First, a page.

3/26/12 2:58 PM

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eteriorating eyesight, which leads to the use of reading glasses, is a natural part of the aging process. But a new iPhone application developed by researchers at Tel Aviv University could keep vision sharp for years longer, beyond the age where glasses are usually needed. The application is called “GlassesOff.” According to Prof. Uri Polat of TAU’s Sackler Faculty of Medicine and the cofounder of Ucansi, the company that designed the software, the application is designed to “use the brain itself as glasses.” Polat’s team described the technology at the meeting of the Entertainment Software and Cognitive Neurotherapeutics Society in San Francisco. The app is expected to launch this year. When we reach middle age, the lenses in our eyes become less supple, making it

more difficult to focus on objects that are close—which necessitates the use of reading glasses. The application trains the brain to translate blurry images into clear ones. In the application, groups of blurry lines called Gabor patches appear at several points across the screen, and the user must identify when one appears in the center. In trials, users with an average age of 51 were able to read two lines lower on an eyetest chart after 40 uses of the application.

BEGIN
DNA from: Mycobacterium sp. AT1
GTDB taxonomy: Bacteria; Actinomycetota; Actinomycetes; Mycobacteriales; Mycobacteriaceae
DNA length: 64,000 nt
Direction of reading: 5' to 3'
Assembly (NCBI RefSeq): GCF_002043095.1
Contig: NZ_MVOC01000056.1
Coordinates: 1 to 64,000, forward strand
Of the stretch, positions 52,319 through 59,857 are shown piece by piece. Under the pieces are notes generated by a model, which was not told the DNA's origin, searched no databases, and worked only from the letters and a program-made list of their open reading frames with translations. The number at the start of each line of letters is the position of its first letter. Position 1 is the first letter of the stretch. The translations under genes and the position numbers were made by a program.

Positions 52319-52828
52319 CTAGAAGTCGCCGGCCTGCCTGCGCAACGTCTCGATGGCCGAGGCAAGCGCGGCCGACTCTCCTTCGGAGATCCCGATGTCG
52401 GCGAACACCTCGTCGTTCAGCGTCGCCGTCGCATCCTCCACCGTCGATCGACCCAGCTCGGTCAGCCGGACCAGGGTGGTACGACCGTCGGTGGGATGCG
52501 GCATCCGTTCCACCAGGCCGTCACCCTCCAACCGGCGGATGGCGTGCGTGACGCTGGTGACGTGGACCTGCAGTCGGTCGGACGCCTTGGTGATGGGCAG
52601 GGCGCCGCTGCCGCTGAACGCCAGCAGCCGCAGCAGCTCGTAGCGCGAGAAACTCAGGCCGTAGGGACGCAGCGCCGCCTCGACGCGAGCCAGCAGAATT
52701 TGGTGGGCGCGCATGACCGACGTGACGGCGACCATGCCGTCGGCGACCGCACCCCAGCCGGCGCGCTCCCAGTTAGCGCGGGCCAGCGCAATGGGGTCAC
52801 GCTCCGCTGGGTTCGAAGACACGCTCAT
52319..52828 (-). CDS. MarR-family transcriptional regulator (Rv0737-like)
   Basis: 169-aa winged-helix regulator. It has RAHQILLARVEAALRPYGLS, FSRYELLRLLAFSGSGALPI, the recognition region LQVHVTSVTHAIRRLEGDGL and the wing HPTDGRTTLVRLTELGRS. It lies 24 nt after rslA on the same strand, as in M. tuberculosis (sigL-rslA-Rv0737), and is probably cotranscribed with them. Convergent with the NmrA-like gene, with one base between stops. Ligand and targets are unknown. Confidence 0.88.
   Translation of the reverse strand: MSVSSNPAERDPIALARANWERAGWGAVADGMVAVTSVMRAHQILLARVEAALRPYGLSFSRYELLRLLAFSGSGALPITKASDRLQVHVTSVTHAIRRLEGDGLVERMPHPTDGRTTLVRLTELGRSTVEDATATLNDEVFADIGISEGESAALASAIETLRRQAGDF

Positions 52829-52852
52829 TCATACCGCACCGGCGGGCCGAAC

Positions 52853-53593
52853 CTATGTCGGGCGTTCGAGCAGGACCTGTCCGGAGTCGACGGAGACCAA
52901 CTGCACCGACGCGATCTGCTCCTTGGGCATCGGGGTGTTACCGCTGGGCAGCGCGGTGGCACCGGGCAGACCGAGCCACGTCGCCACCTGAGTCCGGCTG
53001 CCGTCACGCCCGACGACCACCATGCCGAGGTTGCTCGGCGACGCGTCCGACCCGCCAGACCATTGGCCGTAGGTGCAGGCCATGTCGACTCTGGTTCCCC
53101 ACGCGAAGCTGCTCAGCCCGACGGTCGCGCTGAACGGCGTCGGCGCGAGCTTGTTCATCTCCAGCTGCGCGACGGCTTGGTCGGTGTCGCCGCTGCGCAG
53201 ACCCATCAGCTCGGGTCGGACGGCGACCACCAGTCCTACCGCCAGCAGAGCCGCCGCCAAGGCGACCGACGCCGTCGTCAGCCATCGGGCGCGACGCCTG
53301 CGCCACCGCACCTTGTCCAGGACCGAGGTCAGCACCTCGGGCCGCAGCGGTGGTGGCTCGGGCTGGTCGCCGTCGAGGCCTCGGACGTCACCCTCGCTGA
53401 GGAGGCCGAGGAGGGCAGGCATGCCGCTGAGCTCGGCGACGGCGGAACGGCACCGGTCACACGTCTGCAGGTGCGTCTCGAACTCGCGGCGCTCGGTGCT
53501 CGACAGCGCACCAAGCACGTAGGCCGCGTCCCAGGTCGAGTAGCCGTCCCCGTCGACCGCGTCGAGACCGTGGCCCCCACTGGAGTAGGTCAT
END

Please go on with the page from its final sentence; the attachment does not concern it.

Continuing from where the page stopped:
Federation funds local and international senior programming

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he United Jewish Federation of Tidewater, through gifts from the community, helps support senior programming at the Simon Family JCC. Other programs and institutions that serve senior citizens and the elderly also benefit greatly from donations the community makes. Because of a commitment to the Jewish values of honoring parents and taking care of the most vulnerable members of the community, UJFT provides funds that help ensure quality care for the chronically ill and elderly who live at the Berger-Goldrich Home at Beth Sholom Village. And, gifts made to UJFT help support Jewish Family Service of Tidewater. JFS

provides vital social services to the elderly including counseling, home healthcare, socialization and nutrition. The impact the Tidewater community has on the lives of senior citizens extends beyond Virginia, as well. Through programs established by the American Jewish Joint Distribution Committee and other organizations, UJFT gifts ensure that more than 158,000 elderly Jews in the Former Soviet Union receive food, medication, winter relief and caring interaction. In Israel, UJFT funds assist a variety of programs that help seniors enjoy life with respect and dignity. Visit jewishva.org to find more information about how gifts made to UJFT help senior citizens in Tidewater.

Jewish Family Service of Tidewater provides top notch care to local senior citizen